Calisthenics

Rough Strength Rings

Despite all the efforts to popularize them, calisthenics are still one of the most under-appreciated strength training tools out there. I think this fact is connected to the common thought that to obtain strength, you must attend a gym. As experience shows, this thought is wrong, and you can get results even with as little as your own bodyweight.

Number one benefit of calisthenics is the fact that you are your own gym. It is very convenient, huh? Additionally, most of the time you do not use any external resistance. It feels much different and opens new horizons for you.

The Main Difference

Let’s face it. Barbells, dumbbells, kettlebells, sandbags. They all are different, but the rules remain the same. You lift weights. With bodyweight training, you lift your own body. It is a bit tricky at first because you project the force not against some external object but your own body. In addition, there are lots of bodyweight exercises that require understanding of your position in space. You have to get used to this.

Working weight in pure calisthenics is always fixed. So what to do when exercise becomes too easy? Progress to more difficult variation and/or decrease the leverage, and/or add weight. Here comes the fun. Once regular Push-Ups become easy, work on Close-Grip Push-Ups. Once Close-Grip Push-Ups become easy, work on Handstand Push-Ups etc. Strategies vary slightly from individual to individual, but you should always strive for the most difficult exercise.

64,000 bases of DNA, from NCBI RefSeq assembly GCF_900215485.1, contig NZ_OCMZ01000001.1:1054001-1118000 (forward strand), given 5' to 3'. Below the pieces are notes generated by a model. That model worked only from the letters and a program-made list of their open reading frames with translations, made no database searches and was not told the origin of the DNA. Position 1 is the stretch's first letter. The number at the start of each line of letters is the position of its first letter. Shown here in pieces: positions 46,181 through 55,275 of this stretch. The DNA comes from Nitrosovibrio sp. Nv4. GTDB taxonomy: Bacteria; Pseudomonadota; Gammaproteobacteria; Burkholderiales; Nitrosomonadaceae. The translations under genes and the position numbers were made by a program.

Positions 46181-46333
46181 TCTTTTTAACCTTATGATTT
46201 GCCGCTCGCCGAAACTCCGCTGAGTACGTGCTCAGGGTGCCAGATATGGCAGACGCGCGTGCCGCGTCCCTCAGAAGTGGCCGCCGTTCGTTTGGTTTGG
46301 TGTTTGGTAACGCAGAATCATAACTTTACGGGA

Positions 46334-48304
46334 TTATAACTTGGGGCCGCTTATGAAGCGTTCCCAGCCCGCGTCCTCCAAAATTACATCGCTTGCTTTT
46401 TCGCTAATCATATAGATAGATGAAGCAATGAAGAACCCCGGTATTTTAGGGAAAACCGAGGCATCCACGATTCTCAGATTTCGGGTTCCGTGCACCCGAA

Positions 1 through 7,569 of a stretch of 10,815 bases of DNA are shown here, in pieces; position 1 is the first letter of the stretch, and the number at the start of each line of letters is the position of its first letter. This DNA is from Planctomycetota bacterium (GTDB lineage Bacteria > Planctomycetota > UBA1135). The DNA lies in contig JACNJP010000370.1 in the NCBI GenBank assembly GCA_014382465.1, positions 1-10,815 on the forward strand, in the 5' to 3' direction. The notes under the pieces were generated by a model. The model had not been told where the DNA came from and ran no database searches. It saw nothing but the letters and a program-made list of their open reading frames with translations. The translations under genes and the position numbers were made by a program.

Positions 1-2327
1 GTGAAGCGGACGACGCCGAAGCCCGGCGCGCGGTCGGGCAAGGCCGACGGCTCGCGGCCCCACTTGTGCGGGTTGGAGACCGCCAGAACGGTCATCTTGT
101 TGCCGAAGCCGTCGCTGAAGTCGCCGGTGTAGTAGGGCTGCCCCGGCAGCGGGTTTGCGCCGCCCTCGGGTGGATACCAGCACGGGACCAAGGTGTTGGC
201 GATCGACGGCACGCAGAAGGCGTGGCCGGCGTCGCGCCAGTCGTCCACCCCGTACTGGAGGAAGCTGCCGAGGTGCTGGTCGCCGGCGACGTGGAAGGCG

Hand Balancing and Static Exercises

Handstand and various levers (Back Lever, Planche, Front Lever, etc.) are unique bodyweight exercises. No weighted drills can provide analogues of this specific static load. Once you try them, you will be amazed how weak you really are. I am sure that if you add these positions to your training routine, you will experience solid gains in strength and muscle.

In addition, I believe that you MUST become proficient with your bodyweight for complete strength and muscle development. It is a no-brainer, but some people are still obsessed with their Bench Press numbers, while struggling to perform even 5-10 push-ups. This is ridiculous.

The Environment